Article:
Photo of Isabelle Graw by Christian Werner, Photo of Maggie Nelson by Tom Atwood
This fall’s Canadian Art Encounters series brings three acclaimed art writers for two speaking engagements. The 2017 program focuses on art writing in its many forms, from historical to personal, from theory to fiction.
Isabelle Graw: The Value of Painting
Photo by Christian Werner
Monday, October 2, 7 p.m.
Jackman Hall, Art Gallery of Ontario
317 Dundas St. W.
Internationally renowned art critic and professor Isabelle Graw will consider what constitutes painting today and look at current measures of value in painting, from artistic to economic, through the lens of critical theory.
Based in Frankfurt am Main and Berlin, Isabelle Graw is a professor of art theory and art history at Staatliche Hochschule für bildende Künste (Städelschule) Frankfurt am Main. She co-founded the influential art publication Texte zur Kunst with Stefan Germer in 1990, and in 2003 she co-founded the Institut für Kunstkritik at the Städelschule with Daniel Birnbaum.
The Goethe-Institut is an arts partner of Canadian Art
Maggie Nelson: In Conversation with Sheila Heti
Photo of Maggie Nelson by Tom Atwood, Photo of Sheila Heti by Charla Jones
Friday, November 17, 7 p.m.
Baillie Court, Art Gallery of Ontario
317 Dundas St. W.
Maggie Nelson has expanded the definition of what it means to be an art critic, combining poetry and theory with the autofictional mode. Her celebrated book The Argonauts is a brilliant and unusual contribution to how we might understand art criticism as applicable to many things other than art, where the self and life become art objects to be analyzed and interpreted. She will appear onstage with Sheila Heti, whose genre-defying book How Should a Person Be? blends autobiography and fiction as “part literary novel, part self-help manual.”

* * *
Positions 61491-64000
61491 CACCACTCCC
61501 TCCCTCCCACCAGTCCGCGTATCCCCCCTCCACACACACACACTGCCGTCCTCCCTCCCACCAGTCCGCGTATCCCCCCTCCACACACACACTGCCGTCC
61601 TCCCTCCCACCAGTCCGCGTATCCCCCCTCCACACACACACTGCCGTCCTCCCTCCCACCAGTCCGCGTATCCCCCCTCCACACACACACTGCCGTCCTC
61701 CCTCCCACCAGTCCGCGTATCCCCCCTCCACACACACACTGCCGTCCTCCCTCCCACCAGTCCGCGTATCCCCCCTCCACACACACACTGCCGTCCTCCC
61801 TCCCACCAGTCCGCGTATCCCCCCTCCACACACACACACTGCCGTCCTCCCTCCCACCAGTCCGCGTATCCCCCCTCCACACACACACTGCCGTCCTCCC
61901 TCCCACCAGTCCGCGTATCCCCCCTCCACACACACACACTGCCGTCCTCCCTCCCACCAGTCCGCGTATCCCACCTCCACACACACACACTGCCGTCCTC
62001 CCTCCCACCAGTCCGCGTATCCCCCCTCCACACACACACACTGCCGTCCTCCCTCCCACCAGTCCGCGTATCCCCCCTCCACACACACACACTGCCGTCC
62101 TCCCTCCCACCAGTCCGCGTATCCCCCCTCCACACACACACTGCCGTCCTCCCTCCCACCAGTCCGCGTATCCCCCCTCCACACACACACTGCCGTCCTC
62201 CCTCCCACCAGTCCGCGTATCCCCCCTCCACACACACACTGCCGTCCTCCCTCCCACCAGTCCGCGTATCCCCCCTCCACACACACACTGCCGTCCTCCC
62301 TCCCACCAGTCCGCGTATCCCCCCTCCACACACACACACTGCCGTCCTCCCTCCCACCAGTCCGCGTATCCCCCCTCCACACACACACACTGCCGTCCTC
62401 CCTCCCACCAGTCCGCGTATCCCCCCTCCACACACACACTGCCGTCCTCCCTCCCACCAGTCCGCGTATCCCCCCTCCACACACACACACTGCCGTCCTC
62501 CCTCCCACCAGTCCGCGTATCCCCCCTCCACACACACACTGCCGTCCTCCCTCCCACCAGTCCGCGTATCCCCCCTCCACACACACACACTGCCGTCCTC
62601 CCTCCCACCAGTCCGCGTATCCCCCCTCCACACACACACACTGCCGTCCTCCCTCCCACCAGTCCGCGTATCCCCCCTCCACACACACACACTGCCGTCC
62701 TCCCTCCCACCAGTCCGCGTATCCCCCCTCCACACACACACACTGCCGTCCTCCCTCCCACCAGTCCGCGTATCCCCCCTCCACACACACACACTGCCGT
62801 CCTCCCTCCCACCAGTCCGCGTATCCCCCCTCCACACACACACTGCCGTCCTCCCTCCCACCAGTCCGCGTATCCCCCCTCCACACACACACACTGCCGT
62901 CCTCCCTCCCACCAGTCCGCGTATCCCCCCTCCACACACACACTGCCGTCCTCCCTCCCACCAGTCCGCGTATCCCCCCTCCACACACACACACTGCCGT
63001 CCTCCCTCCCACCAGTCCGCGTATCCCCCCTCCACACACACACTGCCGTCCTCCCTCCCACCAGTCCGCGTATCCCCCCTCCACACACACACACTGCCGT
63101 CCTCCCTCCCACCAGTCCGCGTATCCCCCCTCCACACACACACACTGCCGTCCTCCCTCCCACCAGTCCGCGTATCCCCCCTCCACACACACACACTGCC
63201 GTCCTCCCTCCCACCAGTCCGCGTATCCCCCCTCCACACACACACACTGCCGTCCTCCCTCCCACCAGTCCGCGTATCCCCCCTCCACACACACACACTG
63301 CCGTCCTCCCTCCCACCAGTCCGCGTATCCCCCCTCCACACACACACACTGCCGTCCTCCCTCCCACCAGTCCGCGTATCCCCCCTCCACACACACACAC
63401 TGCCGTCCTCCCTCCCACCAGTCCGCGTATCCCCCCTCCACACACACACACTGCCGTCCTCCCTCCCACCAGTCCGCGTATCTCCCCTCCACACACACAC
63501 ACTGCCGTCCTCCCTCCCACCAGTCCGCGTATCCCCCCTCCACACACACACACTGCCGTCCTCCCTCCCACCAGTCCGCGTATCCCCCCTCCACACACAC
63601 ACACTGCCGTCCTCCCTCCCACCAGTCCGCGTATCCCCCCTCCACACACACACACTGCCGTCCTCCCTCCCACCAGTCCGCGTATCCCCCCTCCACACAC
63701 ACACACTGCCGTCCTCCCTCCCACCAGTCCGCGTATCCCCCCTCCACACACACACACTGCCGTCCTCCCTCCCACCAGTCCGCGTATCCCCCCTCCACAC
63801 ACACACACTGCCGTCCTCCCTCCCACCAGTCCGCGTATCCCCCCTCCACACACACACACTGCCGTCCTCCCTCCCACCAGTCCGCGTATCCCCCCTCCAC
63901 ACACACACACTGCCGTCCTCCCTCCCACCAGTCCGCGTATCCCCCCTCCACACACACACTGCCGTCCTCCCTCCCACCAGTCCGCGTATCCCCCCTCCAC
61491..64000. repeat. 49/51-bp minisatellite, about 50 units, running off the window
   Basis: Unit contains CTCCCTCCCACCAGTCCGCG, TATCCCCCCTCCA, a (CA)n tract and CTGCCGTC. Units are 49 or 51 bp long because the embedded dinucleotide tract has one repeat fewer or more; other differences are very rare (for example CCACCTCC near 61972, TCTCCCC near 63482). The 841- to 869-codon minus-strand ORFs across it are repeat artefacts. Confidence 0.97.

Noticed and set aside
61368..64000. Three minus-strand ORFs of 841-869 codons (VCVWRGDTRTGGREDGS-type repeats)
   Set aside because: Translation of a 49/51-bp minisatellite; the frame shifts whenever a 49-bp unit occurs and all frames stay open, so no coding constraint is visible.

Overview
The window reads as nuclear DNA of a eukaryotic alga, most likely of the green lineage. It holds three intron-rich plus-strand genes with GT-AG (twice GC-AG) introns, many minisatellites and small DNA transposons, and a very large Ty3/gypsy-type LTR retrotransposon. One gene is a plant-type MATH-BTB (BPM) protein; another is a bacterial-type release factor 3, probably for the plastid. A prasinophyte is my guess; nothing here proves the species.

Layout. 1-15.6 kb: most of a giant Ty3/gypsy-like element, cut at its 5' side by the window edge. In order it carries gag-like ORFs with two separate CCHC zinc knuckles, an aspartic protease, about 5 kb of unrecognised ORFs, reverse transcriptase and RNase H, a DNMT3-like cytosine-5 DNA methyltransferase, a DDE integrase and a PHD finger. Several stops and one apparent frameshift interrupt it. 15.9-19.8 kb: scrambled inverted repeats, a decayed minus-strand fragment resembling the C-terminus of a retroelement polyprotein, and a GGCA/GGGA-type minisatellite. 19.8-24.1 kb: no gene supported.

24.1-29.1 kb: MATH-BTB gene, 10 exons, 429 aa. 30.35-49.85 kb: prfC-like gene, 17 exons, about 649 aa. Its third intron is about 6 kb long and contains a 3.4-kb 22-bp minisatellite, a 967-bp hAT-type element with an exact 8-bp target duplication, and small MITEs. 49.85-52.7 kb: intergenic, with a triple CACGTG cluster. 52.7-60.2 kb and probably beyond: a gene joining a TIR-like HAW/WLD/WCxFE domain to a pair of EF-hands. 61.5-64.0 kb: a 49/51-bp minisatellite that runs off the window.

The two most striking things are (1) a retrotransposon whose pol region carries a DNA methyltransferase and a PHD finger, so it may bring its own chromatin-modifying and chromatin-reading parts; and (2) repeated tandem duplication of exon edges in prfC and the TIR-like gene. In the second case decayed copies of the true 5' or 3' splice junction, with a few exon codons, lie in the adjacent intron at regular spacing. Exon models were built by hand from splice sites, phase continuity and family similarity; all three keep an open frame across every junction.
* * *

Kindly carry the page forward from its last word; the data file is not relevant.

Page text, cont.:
Based in Los Angeles, Maggie Nelson is a poet, critic and the author of five books of non-fiction. Her books include The Red Parts: Autobiography of a Trial, The Art of Cruelty: A Reckoning (a New York Times Editor’s Choice) and The Argonauts (winner of the National Book Critics Circle Award), as well as four collections of poetry. In 2016 she was awarded the MacArthur Genius fellowship.
Toronto-based author Sheila Heti has published seven books of fiction and non-fiction, including the novel, How Should a Person Be? (a New York Times Notable Book). She is co-editor of the New York Times bestseller Women in Clothes. She will be publishing a new novel, Motherhood, in Spring 2018. She is the former Interviews Editor for The Believer magazine, where she interviewed many writers and artists.
Presented by Canadian Art and the Art Gallery of Ontario